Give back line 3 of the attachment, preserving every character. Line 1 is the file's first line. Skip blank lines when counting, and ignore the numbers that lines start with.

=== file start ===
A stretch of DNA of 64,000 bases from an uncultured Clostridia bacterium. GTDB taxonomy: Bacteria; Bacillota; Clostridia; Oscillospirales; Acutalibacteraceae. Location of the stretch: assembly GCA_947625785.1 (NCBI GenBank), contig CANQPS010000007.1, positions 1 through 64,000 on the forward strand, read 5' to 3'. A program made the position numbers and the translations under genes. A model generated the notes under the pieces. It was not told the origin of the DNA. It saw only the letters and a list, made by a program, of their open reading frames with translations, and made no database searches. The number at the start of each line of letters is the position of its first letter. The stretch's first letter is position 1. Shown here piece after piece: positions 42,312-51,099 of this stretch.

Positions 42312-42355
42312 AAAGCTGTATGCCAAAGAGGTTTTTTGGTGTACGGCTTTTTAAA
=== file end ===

42312 AAAGCTGTATGCCAAAGAGGTTTTTTGGTGTACGGCTTTTTAAA